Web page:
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It's Not Magic!

The audience stares, transfixed, at the man on the stage, hoping to catch a glimpse of his strategy. The man waves a black top hat around, showing its form and lack of contents to the interested spectators. Next, he places a red silk handkerchief in front of the hat. Shouting “Voilà!” the man drops the cloth and reaches into the hat. As the audience “Oohs!” and “Aahs!” a white rabbit hops out of the magician’s hat.

Context Is Key

Magic tricks are exciting because we are challenged to figure out what just happened and how it fooled us. We’re left to ponder and to discuss with one another the magician’s strategy and skill. This curiosity of what and how information is revealed is entertaining to us.

But guessing is not acceptable when designing mobile interfaces. On mobile devices especially, we want to eliminate the confusion. Our users are not stationary, nor are they focused entirely on the screen. They’re everywhere, and they want information quickly and to locate, identify, and manipulate it easily.

Understanding Our Users with Norman's Interaction Model

Magic confuses us because it takes advantage of our cognitive processing abilities.

Donald Norman tells us there are two fundamental principles of designing for people (Norman 1988):

A conceptual model, more commonly known today as a mental model, is a mental representation—built from our prior experiences, interactions, and knowledge—of how something works. It’s our representation of how we perceive the world.

The second principle, “make things visible,” is based on the idea that after we have col- lected, filtered, and stored the information, we must be able to retrieve it in order to solve problems and carry out tasks. Norman indicates that this principle is composed of smaller principles such as mapping, affordances, constraints, and feedback.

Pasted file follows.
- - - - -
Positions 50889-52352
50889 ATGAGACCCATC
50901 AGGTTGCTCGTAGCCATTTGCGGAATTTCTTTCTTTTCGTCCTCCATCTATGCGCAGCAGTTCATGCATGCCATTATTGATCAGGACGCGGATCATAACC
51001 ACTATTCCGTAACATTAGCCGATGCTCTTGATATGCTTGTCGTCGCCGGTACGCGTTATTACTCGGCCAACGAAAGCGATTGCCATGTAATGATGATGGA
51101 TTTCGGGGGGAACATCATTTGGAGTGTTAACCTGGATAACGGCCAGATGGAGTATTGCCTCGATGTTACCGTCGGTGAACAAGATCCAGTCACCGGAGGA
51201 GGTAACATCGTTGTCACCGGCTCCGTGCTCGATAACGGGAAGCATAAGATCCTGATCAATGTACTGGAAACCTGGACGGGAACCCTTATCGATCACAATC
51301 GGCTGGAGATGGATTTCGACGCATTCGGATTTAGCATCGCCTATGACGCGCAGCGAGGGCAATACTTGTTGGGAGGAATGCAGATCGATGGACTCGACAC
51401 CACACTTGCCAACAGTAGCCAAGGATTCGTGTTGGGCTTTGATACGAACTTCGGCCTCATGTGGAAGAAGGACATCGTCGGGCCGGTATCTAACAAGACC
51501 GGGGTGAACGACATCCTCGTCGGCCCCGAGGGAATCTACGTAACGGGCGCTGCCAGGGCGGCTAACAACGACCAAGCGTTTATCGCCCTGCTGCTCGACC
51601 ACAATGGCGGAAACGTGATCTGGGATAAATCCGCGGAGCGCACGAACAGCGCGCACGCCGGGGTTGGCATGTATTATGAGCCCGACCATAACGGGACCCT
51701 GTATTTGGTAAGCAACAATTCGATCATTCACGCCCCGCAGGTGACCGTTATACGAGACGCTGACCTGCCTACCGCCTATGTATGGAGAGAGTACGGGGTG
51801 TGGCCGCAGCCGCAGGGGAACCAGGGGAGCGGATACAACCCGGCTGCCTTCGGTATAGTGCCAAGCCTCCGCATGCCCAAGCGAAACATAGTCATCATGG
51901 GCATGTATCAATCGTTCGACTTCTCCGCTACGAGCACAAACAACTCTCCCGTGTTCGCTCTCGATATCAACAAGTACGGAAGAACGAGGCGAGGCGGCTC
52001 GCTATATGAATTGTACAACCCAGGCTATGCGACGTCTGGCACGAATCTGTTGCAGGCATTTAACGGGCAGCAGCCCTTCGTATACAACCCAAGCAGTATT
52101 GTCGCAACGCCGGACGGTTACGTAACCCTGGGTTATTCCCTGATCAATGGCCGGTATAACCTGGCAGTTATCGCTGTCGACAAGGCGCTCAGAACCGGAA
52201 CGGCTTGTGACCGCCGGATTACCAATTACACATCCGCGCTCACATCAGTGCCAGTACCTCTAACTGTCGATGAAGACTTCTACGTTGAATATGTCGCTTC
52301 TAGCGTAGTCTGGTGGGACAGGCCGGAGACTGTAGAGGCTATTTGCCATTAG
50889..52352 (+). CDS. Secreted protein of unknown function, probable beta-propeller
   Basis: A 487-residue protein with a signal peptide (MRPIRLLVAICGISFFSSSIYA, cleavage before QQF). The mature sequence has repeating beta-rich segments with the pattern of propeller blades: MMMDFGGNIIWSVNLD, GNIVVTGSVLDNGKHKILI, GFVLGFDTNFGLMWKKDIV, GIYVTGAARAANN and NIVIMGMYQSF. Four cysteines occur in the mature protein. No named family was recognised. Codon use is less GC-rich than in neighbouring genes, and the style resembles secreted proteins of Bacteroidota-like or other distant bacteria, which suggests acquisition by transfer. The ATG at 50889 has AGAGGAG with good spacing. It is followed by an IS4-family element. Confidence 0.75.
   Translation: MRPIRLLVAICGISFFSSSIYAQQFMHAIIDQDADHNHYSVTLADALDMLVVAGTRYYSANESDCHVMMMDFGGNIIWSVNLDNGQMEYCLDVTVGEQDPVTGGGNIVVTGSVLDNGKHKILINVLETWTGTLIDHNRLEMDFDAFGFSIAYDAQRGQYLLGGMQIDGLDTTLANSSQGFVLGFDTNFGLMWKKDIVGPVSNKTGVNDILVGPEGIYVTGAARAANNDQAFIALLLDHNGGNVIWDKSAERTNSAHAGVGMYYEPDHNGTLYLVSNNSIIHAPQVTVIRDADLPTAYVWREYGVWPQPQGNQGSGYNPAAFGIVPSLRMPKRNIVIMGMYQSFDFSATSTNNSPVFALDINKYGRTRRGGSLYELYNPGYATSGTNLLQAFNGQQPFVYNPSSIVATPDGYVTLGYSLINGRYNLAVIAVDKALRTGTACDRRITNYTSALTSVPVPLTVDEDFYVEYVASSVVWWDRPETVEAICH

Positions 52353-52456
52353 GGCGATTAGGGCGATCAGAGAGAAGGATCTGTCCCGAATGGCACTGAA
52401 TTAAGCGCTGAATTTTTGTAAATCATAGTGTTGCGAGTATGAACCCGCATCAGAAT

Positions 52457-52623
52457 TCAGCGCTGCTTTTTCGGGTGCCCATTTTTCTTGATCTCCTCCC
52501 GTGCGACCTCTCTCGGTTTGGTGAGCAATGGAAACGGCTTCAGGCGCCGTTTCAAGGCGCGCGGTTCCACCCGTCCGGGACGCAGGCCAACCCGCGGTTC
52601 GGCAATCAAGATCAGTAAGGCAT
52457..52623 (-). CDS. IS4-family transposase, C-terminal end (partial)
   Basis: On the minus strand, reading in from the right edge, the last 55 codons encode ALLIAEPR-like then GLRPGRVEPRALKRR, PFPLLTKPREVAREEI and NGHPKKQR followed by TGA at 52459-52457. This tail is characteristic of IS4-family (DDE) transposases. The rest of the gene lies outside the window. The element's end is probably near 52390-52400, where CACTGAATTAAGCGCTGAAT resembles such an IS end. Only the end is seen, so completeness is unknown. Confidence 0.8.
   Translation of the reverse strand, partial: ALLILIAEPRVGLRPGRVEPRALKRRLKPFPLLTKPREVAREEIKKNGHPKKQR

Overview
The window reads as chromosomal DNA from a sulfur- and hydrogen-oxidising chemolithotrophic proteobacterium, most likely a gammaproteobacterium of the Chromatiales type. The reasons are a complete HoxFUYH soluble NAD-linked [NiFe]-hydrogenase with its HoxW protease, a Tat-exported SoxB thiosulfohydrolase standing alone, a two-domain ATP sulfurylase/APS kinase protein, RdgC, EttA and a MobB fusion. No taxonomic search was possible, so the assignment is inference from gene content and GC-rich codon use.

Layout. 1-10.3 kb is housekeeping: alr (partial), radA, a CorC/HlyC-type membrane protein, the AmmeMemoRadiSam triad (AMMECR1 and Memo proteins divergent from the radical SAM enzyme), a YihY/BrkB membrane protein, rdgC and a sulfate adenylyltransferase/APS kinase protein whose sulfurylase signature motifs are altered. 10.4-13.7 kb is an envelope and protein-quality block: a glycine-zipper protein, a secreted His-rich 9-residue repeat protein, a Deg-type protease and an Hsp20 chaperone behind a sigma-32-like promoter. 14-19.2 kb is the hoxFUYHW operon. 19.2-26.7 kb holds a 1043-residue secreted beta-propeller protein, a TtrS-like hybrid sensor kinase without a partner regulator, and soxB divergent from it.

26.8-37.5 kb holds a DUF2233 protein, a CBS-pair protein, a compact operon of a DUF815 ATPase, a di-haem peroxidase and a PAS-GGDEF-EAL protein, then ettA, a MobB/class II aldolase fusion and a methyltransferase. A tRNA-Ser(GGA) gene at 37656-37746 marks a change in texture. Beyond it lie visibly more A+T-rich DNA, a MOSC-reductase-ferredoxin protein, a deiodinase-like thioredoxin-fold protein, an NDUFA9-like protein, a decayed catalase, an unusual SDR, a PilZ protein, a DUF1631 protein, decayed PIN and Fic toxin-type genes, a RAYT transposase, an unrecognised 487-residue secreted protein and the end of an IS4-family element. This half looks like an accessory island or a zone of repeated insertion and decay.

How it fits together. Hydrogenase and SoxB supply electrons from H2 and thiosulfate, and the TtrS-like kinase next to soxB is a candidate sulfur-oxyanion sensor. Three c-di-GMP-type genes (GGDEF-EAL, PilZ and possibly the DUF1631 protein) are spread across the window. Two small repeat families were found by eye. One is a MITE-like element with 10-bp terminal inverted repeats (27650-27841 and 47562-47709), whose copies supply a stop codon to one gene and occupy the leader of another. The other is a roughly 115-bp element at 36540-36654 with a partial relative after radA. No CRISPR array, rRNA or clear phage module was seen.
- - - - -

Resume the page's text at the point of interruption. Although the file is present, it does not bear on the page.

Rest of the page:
Figure 4-1. Pop-Up dialogs, regardless of what they look like, are used to present any controls or information the user might need, within the context of the parent page or data object. If you want to move a photo or edit an address, a Pop-Up where the image or contact is visible in the background is often the best way to do it.


Mapping describes the relationship between two objects and how well we understand their connection. On mobile devices, we’re talking about display-control compatibility. On a mobile device, controls that resemble our cultural standards are going to be well understood. For example, let’s relate volume with a control. If we want to increase the volume, we expect to slide the volume button up. If we want to read more information in a paragraph, we can scroll down, click on a link, or tap on an arrow. Problems occur when designs create an unfamiliar relationship between two objects. On the iPhone, in order to take a screenshot you must press and hold the power button and home button simultaneously. This sort of interaction is very confusing, is impossible to discover unless you read the manual (or otherwise look it up, or are told), and is hard to remember.

When designing mobile interfaces:


Affordances are used to describe that an object’s function can be understood based on its properties. For example, a handle on a door affords gripping and pulling. The properties of the door handle—its relative height to our arm’s reach, that the cylindrical shape fits

within our closed grasp—make this very clear. If an object is designed well and clearly communicates its affordance, we don’t need additional information attached to the design to indicate its use, such as signs and labels.

When designing mobile interfaces: